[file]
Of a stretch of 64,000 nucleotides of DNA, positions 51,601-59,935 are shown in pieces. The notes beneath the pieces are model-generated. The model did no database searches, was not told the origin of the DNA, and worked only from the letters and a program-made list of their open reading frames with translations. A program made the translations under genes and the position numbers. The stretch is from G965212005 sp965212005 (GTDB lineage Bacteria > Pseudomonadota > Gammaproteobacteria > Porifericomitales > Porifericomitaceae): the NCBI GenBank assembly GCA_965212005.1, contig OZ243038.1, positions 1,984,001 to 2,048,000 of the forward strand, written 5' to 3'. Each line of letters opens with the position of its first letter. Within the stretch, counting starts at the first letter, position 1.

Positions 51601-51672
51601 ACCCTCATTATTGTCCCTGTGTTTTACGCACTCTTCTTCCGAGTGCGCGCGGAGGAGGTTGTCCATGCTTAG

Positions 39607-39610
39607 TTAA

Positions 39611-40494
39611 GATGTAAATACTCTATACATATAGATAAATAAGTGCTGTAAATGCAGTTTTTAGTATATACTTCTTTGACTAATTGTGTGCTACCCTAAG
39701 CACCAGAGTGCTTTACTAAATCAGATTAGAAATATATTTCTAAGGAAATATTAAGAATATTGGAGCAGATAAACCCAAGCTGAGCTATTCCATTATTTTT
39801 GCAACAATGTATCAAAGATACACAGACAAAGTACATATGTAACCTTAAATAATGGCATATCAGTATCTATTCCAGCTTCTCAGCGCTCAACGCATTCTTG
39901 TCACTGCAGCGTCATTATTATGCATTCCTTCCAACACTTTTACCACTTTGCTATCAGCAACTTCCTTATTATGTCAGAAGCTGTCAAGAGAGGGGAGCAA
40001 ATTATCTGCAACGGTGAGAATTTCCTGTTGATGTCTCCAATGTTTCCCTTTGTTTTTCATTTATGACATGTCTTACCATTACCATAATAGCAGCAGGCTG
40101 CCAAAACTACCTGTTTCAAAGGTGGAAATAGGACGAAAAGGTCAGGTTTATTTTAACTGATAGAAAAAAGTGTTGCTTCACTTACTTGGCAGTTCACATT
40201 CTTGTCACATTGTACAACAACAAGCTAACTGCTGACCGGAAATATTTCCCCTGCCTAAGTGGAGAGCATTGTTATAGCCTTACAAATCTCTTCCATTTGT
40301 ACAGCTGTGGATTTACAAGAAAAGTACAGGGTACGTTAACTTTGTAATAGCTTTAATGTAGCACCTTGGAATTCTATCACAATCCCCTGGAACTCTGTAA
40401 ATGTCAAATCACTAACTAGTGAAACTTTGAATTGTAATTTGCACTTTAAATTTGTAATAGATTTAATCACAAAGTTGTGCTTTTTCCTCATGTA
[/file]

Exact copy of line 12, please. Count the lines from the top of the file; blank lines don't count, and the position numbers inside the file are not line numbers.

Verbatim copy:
40101 CCAAAACTACCTGTTTCAAAGGTGGAAATAGGACGAAAAGGTCAGGTTTATTTTAACTGATAGAAAAAAGTGTTGCTTCACTTACTTGGCAGTTCACATT